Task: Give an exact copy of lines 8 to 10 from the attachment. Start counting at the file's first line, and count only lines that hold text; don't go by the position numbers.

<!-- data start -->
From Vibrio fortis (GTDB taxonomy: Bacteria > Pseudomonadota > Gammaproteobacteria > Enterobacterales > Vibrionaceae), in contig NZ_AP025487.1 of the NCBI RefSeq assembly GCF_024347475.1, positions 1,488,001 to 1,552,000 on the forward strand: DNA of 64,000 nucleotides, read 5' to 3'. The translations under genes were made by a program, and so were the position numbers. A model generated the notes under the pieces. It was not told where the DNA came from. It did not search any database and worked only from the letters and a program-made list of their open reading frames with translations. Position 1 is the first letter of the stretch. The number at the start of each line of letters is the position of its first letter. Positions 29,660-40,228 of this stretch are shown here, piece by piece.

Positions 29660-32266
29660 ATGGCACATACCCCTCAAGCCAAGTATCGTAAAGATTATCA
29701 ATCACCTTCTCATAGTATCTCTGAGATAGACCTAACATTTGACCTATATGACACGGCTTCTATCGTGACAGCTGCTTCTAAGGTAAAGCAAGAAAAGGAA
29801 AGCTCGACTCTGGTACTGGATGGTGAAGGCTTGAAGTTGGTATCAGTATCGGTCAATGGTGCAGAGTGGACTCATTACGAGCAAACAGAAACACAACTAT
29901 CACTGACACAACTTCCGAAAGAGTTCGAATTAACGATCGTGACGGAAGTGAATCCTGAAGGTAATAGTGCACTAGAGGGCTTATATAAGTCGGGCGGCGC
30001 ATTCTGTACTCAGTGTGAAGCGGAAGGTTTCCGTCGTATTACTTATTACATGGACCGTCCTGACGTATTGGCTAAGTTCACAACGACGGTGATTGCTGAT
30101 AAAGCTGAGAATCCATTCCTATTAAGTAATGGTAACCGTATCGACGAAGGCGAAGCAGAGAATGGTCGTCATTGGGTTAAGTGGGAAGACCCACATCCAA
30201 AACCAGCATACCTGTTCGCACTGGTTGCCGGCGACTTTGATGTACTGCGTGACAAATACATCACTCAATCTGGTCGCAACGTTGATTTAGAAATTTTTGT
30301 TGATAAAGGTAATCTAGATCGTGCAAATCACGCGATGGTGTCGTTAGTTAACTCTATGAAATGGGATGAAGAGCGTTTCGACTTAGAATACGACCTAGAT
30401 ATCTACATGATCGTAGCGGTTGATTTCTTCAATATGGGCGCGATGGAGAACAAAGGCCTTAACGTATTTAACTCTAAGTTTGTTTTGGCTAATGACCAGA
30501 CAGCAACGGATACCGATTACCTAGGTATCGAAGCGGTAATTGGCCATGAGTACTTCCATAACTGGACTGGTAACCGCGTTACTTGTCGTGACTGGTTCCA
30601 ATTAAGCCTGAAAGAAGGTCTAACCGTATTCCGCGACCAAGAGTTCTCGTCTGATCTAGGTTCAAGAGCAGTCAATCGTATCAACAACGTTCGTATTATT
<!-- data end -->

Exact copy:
30101 AAAGCTGAGAATCCATTCCTATTAAGTAATGGTAACCGTATCGACGAAGGCGAAGCAGAGAATGGTCGTCATTGGGTTAAGTGGGAAGACCCACATCCAA
30201 AACCAGCATACCTGTTCGCACTGGTTGCCGGCGACTTTGATGTACTGCGTGACAAATACATCACTCAATCTGGTCGCAACGTTGATTTAGAAATTTTTGT
30301 TGATAAAGGTAATCTAGATCGTGCAAATCACGCGATGGTGTCGTTAGTTAACTCTATGAAATGGGATGAAGAGCGTTTCGACTTAGAATACGACCTAGAT